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Law Schools Ask Firms for Harassment Policies

May 15, 2018

Yale Law School and other top legal education programs on Monday asked law firms recruiting on their campuses to disclose their workplace harassment policies for summer associates.

Those positions can be a key step toward a professional career for law students. But recent reports showed that some big firms have required summer associates to sign mandatory arbitration or nondisclosure agreements.

Organizers have pushed for the disclosure of those policies, arguing they allow law firms to limit reports of workplace misconduct, including sexual harassment, to secretive forums that favor employers.

Fifty law schools signed on to the letter asking firms to complete a survey on workplace policies. Survey results are expected to be available by June 8.

“Contractually surrendering rights contributes to workplace cultures in which discrimination and harassment are facts of life for too many women who work for law firms," said Molly Coleman, a Harvard law student who helped organize the campaign for the disclosures. "We are pleased that we will soon have a better sense of the scope of the problem, but we know this is just a first step toward our ultimate goal of firms dropping these contract provisions for employees at all levels.”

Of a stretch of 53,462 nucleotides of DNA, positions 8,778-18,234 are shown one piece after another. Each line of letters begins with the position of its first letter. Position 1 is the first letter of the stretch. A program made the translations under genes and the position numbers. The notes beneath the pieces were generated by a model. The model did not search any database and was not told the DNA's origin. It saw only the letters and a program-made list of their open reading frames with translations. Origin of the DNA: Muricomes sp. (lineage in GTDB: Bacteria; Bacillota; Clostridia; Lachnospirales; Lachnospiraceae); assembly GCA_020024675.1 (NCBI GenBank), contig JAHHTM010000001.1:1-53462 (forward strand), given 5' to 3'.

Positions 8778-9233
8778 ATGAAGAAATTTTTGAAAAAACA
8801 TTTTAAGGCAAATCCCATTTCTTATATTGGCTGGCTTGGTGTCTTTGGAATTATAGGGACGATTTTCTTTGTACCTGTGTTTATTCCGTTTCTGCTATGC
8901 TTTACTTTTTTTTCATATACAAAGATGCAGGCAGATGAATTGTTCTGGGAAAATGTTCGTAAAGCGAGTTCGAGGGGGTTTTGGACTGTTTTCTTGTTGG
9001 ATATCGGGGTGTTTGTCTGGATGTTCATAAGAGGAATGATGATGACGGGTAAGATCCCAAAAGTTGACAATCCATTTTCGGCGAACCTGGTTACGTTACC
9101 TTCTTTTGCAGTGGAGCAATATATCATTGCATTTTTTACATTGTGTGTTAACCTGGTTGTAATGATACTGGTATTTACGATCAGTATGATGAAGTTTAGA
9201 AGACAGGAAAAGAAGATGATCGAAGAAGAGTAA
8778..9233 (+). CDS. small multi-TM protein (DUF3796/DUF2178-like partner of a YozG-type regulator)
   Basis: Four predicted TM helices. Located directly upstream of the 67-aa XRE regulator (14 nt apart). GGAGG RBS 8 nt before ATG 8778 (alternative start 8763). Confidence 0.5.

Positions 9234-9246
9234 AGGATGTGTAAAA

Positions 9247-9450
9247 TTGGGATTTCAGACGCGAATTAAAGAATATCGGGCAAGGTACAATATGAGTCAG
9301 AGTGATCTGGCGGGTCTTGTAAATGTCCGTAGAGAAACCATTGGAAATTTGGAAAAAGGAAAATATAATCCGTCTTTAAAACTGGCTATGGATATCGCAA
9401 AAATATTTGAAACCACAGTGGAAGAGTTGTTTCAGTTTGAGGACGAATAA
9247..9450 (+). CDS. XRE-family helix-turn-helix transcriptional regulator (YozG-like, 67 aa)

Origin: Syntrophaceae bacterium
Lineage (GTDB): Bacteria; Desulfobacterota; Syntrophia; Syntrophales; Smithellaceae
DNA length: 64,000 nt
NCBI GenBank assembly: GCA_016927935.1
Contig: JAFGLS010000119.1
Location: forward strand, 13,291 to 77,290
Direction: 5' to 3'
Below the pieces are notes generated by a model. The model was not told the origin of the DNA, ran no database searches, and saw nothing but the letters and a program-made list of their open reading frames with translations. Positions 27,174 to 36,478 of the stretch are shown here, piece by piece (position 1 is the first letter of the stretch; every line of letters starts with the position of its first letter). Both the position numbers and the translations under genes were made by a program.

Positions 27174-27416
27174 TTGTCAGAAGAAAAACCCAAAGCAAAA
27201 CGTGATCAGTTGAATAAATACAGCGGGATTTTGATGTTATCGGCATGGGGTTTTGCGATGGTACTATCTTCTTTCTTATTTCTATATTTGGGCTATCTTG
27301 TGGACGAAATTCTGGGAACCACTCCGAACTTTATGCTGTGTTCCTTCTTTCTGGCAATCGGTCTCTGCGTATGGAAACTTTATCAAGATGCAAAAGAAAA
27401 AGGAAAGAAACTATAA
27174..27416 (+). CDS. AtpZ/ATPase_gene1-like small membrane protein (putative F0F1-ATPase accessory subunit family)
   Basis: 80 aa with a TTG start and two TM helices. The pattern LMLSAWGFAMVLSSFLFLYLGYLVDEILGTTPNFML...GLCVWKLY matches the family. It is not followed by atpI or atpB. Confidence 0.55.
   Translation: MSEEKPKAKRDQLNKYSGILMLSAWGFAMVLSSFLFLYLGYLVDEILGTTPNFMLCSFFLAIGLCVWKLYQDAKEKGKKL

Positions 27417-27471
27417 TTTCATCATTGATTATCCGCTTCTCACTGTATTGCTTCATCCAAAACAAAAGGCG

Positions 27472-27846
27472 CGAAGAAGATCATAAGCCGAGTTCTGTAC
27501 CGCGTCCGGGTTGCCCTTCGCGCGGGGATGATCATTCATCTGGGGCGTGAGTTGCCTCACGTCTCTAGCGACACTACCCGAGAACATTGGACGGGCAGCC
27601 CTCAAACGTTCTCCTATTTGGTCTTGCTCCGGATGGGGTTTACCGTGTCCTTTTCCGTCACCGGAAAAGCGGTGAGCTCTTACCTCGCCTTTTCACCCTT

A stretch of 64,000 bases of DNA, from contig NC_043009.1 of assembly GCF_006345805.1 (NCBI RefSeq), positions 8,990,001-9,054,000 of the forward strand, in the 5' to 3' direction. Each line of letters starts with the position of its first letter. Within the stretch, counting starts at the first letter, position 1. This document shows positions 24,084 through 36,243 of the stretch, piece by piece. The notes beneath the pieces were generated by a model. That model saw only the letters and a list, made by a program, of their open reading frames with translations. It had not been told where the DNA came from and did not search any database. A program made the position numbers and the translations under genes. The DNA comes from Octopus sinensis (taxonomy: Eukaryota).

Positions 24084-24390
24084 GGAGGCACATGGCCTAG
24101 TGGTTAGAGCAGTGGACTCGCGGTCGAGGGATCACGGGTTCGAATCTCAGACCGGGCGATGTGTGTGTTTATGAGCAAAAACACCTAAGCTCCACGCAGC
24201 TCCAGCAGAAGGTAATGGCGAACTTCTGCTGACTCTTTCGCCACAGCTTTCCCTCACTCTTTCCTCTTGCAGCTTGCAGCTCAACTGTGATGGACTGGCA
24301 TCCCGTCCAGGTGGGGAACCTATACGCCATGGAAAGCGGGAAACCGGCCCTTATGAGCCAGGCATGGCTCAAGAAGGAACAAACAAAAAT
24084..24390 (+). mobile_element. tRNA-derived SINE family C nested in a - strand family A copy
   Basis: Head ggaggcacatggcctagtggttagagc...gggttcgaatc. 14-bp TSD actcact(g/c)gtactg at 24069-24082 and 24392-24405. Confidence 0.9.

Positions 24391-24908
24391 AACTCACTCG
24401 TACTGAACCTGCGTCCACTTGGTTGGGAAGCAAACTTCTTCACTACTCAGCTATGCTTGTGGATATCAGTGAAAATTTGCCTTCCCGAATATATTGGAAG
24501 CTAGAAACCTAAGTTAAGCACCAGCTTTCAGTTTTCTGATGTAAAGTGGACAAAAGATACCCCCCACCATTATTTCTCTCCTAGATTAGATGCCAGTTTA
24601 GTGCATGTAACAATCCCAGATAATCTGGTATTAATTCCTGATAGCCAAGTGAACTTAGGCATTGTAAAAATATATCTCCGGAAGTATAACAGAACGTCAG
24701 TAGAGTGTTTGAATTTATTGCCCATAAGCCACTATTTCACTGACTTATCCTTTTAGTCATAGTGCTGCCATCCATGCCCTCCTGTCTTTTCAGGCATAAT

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Andrew Kreighbaum

Andrew Kreighbaum joins Inside Higher Ed as our federal policy reporter. Andrew comes to us from The Investigative Reporting Workshop. He received his master's in data journalism at the University of Missouri, and has interned at USA Today and a national journalism institute in Columbia, MO. Before getting his master's, Andrew spent three years covering government and education at local papers in El Paso, McAllen and Laredo, Texas. He graduated in 2010 from the University of Texas at Austin, where he majored in history and was news editor at The Daily Texan.

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